Tibetan Spaniel

Tibetan Spaniel

INTRODUCTION

Small but active and alert, the Tibetan Spaniel dog breed hails from mountainous Tibet, where these dogs served as companions and watchdogs. They are known for their intelligence, easy-care coat and desire to watch over their family from the top of the house. Although they are purebred dogs, you may find them in the care of shelters or rescue groups. Remember to adopt. Tibetan Spaniels are adaptable dogs and can even adapt well to flat life, provided they get enough exercise and daily walks. However, they do not like to be left alone in the house for long hours. Being an affectionate and sensitive breed, these dogs crave companionship. When they don’t have it, they may start to bark or misbehave. If you can give your dog plenty of love and attention, you will be rewarded with a loyal and happy companion.

HIGHLIGHTS

Although Tibetan Spaniels can learn quickly, they can be stubborn when it comes to obeying commands.Tibetan Spaniels shed small amounts throughout the year and need weekly brushing to get rid of dead hair.Although Tibetan Spaniels are affectionate and protective of children, they are best suited for homes with older children because they can be injured during rough play.Tibetan Spaniels generally get along well with other dogs and pets. Tibetan Spaniels get along well with other dogs and pets and are well suited for multi-dog households. They are not recommended for homes where they receive little attention or where they are left alone for long periods of time.barking can become a favourite pastime of Tibetan Spaniels if they are bored. They will also bark when people approach the door or when they hear something suspicious. Tibetan Spaniels need only moderate exercise and are quite happy with a daily walk or playing freely in a fenced yard. The Tibetan Spaniel is quite rare, so if you are buying a puppy, it may take time to find a good breeder and, once you do, you may have to wait for puppies to become available.To get a healthy dog, never buy a puppy from a puppy mill, a pet shop or a breeder who does not offer health certificates or guarantees. Look for a reputable breeder who tests their breeding dogs to make sure they are free of genetic diseases that can be passed on to puppies and breeds for a healthy temperament.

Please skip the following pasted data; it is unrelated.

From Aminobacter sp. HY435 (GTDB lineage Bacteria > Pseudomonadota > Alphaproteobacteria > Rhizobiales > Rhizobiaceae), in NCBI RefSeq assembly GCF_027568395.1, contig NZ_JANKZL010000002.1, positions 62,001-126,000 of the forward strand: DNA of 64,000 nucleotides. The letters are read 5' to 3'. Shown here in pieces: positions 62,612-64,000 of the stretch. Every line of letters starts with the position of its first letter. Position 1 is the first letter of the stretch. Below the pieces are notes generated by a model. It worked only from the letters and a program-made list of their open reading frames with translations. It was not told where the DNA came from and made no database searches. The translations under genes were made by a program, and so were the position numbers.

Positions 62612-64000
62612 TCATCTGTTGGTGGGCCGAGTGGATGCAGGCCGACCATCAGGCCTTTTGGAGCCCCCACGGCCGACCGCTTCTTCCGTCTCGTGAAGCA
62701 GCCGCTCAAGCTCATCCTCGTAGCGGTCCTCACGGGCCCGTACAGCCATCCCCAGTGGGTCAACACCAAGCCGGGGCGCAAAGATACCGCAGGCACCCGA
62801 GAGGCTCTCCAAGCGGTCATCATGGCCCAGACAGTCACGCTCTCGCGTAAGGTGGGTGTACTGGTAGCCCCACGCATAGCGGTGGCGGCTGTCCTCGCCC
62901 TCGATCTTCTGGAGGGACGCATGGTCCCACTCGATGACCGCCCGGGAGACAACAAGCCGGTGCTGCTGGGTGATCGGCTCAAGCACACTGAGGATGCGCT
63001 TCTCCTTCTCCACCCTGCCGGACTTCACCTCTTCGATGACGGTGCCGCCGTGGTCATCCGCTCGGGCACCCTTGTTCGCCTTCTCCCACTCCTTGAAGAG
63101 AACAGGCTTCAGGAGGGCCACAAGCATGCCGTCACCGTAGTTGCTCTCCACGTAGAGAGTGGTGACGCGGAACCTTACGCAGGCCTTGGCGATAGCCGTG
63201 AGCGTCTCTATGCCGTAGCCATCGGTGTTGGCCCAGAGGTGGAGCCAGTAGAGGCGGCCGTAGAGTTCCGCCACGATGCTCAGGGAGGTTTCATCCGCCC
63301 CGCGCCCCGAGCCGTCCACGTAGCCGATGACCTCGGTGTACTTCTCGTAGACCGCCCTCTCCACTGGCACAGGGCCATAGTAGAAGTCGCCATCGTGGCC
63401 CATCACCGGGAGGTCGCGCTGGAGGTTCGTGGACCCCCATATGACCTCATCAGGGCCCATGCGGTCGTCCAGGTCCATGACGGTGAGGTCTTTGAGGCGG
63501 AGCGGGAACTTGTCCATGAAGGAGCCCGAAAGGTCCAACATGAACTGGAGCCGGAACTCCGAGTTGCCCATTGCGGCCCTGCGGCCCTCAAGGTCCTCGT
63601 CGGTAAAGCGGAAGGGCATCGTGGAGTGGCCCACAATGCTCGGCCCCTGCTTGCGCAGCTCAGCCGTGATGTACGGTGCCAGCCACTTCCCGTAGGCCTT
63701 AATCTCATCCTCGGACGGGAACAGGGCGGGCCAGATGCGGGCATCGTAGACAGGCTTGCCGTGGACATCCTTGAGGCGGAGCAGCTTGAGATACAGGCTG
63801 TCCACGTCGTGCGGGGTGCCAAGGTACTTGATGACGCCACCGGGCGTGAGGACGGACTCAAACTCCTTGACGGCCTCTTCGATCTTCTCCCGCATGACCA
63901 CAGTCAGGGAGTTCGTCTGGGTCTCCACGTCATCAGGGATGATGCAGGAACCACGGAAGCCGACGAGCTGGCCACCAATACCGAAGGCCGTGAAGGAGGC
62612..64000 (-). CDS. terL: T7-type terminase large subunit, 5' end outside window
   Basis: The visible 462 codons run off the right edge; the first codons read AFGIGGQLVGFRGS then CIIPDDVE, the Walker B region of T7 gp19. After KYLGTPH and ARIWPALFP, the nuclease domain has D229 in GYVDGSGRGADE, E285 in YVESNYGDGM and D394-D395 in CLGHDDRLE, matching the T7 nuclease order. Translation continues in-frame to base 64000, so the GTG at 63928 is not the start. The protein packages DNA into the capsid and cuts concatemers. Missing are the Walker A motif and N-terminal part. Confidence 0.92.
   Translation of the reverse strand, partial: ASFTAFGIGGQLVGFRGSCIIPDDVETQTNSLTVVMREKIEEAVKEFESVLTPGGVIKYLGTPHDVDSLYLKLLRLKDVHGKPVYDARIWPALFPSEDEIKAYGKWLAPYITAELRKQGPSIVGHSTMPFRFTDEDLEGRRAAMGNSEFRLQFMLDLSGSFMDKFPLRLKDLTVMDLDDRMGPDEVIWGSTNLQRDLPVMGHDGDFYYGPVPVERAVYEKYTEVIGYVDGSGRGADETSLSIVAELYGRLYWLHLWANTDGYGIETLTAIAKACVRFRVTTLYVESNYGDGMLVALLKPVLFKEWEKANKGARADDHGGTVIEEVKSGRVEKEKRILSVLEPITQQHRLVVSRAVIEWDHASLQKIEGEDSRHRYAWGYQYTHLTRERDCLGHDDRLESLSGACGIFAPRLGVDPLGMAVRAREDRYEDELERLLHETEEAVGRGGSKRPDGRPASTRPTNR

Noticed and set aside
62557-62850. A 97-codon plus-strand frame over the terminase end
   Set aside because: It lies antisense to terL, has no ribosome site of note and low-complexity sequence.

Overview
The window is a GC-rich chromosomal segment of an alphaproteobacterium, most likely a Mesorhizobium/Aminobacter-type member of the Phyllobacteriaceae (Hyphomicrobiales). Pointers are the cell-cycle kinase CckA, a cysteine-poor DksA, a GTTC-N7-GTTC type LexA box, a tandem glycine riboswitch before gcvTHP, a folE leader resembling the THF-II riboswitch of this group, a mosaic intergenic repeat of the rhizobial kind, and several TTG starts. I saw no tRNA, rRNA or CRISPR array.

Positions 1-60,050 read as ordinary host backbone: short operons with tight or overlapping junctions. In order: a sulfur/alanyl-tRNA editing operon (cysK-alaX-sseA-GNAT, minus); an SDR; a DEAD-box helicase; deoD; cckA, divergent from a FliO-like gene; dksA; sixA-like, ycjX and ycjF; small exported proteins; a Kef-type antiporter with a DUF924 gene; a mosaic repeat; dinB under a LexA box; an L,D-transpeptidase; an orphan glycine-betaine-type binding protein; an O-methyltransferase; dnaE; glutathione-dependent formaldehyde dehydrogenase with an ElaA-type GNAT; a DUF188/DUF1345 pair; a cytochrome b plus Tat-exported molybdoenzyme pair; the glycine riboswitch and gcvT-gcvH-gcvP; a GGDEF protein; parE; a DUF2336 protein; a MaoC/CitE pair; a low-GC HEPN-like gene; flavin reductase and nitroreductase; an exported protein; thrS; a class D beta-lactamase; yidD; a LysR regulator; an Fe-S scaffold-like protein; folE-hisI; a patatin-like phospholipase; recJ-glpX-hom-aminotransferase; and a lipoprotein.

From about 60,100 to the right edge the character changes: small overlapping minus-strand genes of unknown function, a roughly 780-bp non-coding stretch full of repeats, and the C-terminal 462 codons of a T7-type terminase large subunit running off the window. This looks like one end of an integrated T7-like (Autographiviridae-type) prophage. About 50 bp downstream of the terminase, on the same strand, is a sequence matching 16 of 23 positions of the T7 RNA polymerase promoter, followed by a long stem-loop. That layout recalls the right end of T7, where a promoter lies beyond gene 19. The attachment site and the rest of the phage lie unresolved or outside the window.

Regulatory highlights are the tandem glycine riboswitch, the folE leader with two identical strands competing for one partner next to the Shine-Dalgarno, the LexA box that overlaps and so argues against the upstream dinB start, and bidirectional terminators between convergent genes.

HISTORY

The Tibetan Spaniel is an ancient breed from Asia. Depictions of small dogs with sunken faces and lion coats date back centuries in China and Tibet. Buddhist monks, known as lamas, are believed to have bred the small dogs to sound the alarm if someone approached the lamasery. With the thick fur ruff around the neck and the richly feathered tail, they were said to resemble small lions. In Buddhist symbology, lions represent the Buddha’s triumph over violence and aggression, which is why lion-like dogs were popular. Dogs were frequently gifted to ambassadors and other notable figures, and dogs from those countries were received in return. Thus, the Tibetan dogs made their way to the courts of China and Japan, where they undoubtedly interbred with other small Asian dogs. Today’s Tibetan Spaniel probably shares a common ancestor with Japanese Chin and Pekingese. Often bred by Tibetan villagers and lamas, the first dogs of this type came in a wide range of sizes. The smallest and most treasured puppies were given to the lamaseries where they were probably bred with the most elegant dogs that arrived as gifts from China. In the late 19th century, Mrs. McLaren Morris brought the first Tibetan Spaniel to England. More arrived in the 1920s, courtesy of Dr. Agnes R. H. Greig, who sent some of the dogs to her mother. The breed gained some popularity, but its presence in England almost completely disappeared during World War II. In 1947, after several successful breeding and imports, the breed began to rebound in England. In 1958, the Tibetan Spaniel Association was formed and in 1960 the Kennel Club of England recognized the breed. The first known litter in the United States was born in 1965, to parents imported from Tibet by Mr. Harrington. Thanks to Leo Kearns, a sacristan at Trinity Lutheran Church in New Haven, Connecticut, the Tibetan spaniel began to gain attention. Kearns had a puppy from Tibbie, and her parishioners were quite enthralled with her. He imported a male, and the puppies that the two dogs produced were soon placed in loving homes. Among those enthusiastic new owners was Ms. Jay Child, who made it her mission to see the breed established in the US The Tibetan Spaniel Club of America was founded in 1971, with Child as president. The American Kennel Club recognized the breed in 1984. Despite its charm, the Tibetan Spaniel is still quite rare, ranking 101st in popularity among the breeds and varieties registered by the American Kennel Club.

Breed Characteristics:
Adaptability:
3/5
All Around Friendliness:
5/5
Health And Grooming Needs:
4/5
Trainability:
4/5
Physical Needs:
4/5
Vital Stats:
Dog Breed Group: Working Dogs
Height: 2 feet, 1 inch to 2 feet, 5 inches tall at the shoulder
Weight: 100 to 150 pounds
Life Span: 8 to 10 years

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